australian journal of defence and strategic studies ... chair, australian journal of defence and...
Post on 04-Apr-2020
Embed Size (px)
Australian Journal of Defence and Strategic Studies Prospectus
Message from the Chair of the Editorial Board Australia is currently experiencing significant changes in its strategic circumstances, which are effecting how we see the future of our nation, and the role of the Australian Defence Force and the wider Department of Defence.
Despite these changes, there is still continuity. Recurrent challenges persist in our study and practice of the profession of arms. War remains an enduring part of the human condition and states will continue to seek to protect their sovereignty through national military forces. These military forces, if they are to be effective must anticipate a broad spectrum of requirements, possess excellent institutional leadership, and cultivate an intellectual edge.
Since the publication of the very first professional journal by the Australian military in 1948, generations of leaders have honed their intellect through writing, critiquing and reading about the many and varied aspects of their profession. The new Australian Journal of Defence and Strategic Studies (AJDSS) builds on this tradition. It will provide insights and analysis that stimulate critical thinking and be a platform for addressing issues relevant to Australia’s defence and strategic interests.
If we are to push the boundaries of knowledge critical to building a cohort of diverse, creative and collaborative Defence and national security professionals then robust and contextually driven conversations are essential. These must be inclusive debates that also seek input from leading academics and experts, industry partners and interagency professionals. Such conversations will drive adaptation in the defence and national security environment, focusing our attention on the intellectual, moral, technological and human components that make conflict and strategic competition a complex national endeavour.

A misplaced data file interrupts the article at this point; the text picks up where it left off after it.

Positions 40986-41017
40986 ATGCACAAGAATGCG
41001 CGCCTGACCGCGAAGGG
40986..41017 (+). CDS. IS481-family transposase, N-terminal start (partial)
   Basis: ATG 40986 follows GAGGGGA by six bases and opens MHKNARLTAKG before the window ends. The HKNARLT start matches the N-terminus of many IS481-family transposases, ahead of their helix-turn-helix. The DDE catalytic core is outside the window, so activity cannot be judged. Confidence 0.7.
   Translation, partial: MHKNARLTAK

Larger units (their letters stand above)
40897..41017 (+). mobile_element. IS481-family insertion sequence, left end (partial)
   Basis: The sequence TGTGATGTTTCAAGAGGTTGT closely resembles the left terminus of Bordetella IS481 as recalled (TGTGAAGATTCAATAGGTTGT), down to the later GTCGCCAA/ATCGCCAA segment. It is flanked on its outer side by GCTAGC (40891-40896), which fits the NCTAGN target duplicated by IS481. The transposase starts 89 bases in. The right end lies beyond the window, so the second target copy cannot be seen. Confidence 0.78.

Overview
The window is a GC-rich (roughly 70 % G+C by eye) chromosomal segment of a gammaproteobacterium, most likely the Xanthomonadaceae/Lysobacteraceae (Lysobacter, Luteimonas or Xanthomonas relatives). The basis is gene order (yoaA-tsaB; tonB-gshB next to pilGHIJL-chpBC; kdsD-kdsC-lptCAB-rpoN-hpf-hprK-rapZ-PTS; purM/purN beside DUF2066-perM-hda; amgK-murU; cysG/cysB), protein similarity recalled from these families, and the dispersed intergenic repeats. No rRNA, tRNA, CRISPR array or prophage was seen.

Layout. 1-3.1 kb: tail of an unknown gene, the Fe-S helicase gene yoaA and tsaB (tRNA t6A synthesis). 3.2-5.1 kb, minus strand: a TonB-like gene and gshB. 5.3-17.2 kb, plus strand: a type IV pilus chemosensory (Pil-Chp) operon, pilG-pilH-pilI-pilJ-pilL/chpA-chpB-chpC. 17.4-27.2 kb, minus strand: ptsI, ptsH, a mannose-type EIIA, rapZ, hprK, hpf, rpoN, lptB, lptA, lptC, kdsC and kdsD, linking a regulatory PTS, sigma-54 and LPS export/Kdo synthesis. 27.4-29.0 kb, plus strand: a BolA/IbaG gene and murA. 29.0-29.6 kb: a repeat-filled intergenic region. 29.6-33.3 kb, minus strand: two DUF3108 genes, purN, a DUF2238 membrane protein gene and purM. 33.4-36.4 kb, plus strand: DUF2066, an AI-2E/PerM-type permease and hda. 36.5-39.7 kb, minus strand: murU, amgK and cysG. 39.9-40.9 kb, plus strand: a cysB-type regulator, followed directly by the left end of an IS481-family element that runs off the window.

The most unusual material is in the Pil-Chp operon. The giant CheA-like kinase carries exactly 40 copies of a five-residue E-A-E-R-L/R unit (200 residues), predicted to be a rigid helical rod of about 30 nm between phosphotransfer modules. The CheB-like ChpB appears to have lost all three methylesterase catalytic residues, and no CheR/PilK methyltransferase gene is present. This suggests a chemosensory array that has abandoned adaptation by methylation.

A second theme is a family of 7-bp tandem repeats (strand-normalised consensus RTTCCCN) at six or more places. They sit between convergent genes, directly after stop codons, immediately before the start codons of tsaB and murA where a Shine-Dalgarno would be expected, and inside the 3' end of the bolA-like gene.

The AJDSS is committed to publishing high-quality professional discourse and peer reviewed scholarship that contributes to national, regional and global defence and national security dialogue. It should be a leading source of contemporary defence and strategic thinking and practice, which nurtures the desire in military and civilian personnel to achieve individual, and collective, professional excellence.
MAJGEN Mick Ryan, AM Chair, Australian Journal of Defence and Strategic Studies Commander, Australian Defence College
Welcome Welcome to the Australian Journal of Defence and Strategic Studies, the new flagship publication of the Australian Defence Force.
We are pleased to launch this new publication as a positive way to support debate and discussion on the future defence and strategic concerns facing Australia and our region.
Defence – as an integrated organisation of both ADF and APS professionals – continuously needs to reflect on how we can best deliver on the mission given to us, to defend and serve the national interest. We must look for constructive approaches to navigate the rapidly changing and complicated environment ahead. To do this, it is essential we stimulate and enhance our intellectual engagement with a range of complex problems and consider alternative approaches.